Cherubino (mezzo-soprano Cecelia Hall) serenades Countess Almaviva (soprano Layla Claire) with a song.

Cherubino (mezzo-soprano Cecelia Hall) serenades Countess Almaviva (soprano Layla Claire) with a song.

Cast as the lovelorn wife whose husband has a roving eye, Layla Claire sang and acted the role with sensitivity and believability–not always easy to do in an opera with an over-the-top storyline. She was brought to Philadelphia for her “virtuosic singing,” and her Broad Street debut didn’t disappoint. While the Countess doesn’t have the pluck Susanna does, she isn’t without contrivances, having agreed to exchange outfits with Susanna for the gloomy garden scene in order to trick her philandering husband. And of course she forgives him (but, without getting too political), isn’t it entertaining when women don’t let their men off the hook for the indiscretions? Politicians’ wives, take a note.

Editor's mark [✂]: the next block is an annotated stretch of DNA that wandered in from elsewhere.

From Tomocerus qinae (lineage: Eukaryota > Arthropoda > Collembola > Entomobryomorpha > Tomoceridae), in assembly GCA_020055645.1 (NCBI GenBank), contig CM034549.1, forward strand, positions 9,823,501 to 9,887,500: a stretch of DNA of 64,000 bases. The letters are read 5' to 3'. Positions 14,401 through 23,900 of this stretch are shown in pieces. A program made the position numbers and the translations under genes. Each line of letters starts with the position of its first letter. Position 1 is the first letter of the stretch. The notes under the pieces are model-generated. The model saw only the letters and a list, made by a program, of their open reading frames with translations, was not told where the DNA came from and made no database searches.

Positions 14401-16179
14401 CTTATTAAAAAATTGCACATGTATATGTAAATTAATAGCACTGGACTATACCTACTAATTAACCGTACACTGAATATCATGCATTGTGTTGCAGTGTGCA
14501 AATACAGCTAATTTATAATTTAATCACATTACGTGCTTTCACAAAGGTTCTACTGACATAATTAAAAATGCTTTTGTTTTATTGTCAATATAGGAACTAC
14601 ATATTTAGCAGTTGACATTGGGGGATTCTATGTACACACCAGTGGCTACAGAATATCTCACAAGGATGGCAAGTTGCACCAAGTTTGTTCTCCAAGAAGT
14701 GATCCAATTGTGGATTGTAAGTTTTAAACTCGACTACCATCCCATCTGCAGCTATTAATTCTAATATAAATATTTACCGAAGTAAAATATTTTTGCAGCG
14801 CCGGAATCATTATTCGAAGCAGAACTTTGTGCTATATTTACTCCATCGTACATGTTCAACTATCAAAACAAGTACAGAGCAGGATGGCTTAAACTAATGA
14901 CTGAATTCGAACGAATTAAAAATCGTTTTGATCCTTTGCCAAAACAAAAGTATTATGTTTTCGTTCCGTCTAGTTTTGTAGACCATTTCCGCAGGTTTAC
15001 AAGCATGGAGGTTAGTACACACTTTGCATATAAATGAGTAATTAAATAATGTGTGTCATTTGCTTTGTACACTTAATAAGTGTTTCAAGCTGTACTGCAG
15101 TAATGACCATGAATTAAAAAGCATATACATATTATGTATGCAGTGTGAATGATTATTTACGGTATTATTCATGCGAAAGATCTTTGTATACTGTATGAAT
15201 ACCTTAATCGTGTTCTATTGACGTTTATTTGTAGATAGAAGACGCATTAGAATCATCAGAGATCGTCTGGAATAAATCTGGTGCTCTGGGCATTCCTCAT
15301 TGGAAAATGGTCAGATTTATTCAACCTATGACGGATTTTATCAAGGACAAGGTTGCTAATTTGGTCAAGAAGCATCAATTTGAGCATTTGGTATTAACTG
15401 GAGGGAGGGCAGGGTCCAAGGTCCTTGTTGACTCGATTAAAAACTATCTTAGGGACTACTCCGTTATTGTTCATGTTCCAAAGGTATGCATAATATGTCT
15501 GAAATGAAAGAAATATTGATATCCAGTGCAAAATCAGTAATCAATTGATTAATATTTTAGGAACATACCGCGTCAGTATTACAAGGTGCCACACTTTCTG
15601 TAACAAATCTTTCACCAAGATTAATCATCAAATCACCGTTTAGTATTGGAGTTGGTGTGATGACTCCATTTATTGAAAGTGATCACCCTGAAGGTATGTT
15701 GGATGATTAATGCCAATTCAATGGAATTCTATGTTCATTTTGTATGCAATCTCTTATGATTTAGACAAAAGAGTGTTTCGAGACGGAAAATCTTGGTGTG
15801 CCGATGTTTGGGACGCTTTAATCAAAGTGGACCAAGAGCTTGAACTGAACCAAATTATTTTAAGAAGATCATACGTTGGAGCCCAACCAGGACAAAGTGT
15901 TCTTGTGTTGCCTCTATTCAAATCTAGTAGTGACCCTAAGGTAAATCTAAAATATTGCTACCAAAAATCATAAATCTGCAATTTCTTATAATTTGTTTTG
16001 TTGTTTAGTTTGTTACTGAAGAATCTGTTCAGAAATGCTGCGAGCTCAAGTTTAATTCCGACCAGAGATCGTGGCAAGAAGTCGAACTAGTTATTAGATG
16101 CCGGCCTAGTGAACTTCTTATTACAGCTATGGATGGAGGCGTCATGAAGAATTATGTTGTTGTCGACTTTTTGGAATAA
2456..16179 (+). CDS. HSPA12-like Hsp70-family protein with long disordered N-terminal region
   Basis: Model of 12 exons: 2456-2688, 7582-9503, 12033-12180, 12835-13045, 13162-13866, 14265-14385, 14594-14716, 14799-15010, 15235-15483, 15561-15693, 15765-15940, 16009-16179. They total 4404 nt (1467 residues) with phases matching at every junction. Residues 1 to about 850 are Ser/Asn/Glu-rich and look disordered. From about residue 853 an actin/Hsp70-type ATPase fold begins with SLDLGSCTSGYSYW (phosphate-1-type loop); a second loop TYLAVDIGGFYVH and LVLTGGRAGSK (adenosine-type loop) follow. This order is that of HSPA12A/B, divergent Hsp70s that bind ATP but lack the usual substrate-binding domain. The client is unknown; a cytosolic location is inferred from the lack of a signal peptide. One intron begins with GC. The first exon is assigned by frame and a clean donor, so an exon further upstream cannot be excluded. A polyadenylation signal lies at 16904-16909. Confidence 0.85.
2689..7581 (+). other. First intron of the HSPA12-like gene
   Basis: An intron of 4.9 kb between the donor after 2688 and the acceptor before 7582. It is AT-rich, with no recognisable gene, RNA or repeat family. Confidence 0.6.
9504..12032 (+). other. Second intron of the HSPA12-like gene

The men’s cavatinas and arias were sturdily sung by Pennsylvania’s own bass-baritone Brandon Cedel as Figaro and German baritone John Chest as Count Almaviva. Cedel’s comic timing was at its best during the scene when he learns that Marcellina is his mother and Bartolo his father.

The propensity for infidelity is hardly the most attractive quality in any man, but truth be told Chest made himself hard to resist in this scene because of his leading man qualities in voice and stature. (But resist she does because she loves Figaro.)

 The Count (baritone John Chest) thinks he has seduced Susanna (soprano Ying Fang); all the while, Susanna plans to reveal his infidelity.

The Count (baritone John Chest) thinks he has seduced Susanna (soprano Ying Fang); all the while, Susanna plans to reveal his infidelity.

All the buffo or stock characters–mezzo-soprano Lucy Schaufer as Marcellina, bass-baritone Patrick Carfizzi as Bartolo, and tenor Jason Ferrante as Don Curzio–delivered scene-stealing comic turns.

Figaro (bass-baritone Brandon Cedel) comes to grips with the news that Marcellina (mezzo-soprano Lucy Schaufer) is, in fact, his mother and Bartolo is his father.

Figaro (bass-baritone Brandon Cedel) comes to grips with the news that Marcellina (mezzo-soprano Lucy Schaufer) is, in fact, his mother and Bartolo is his father.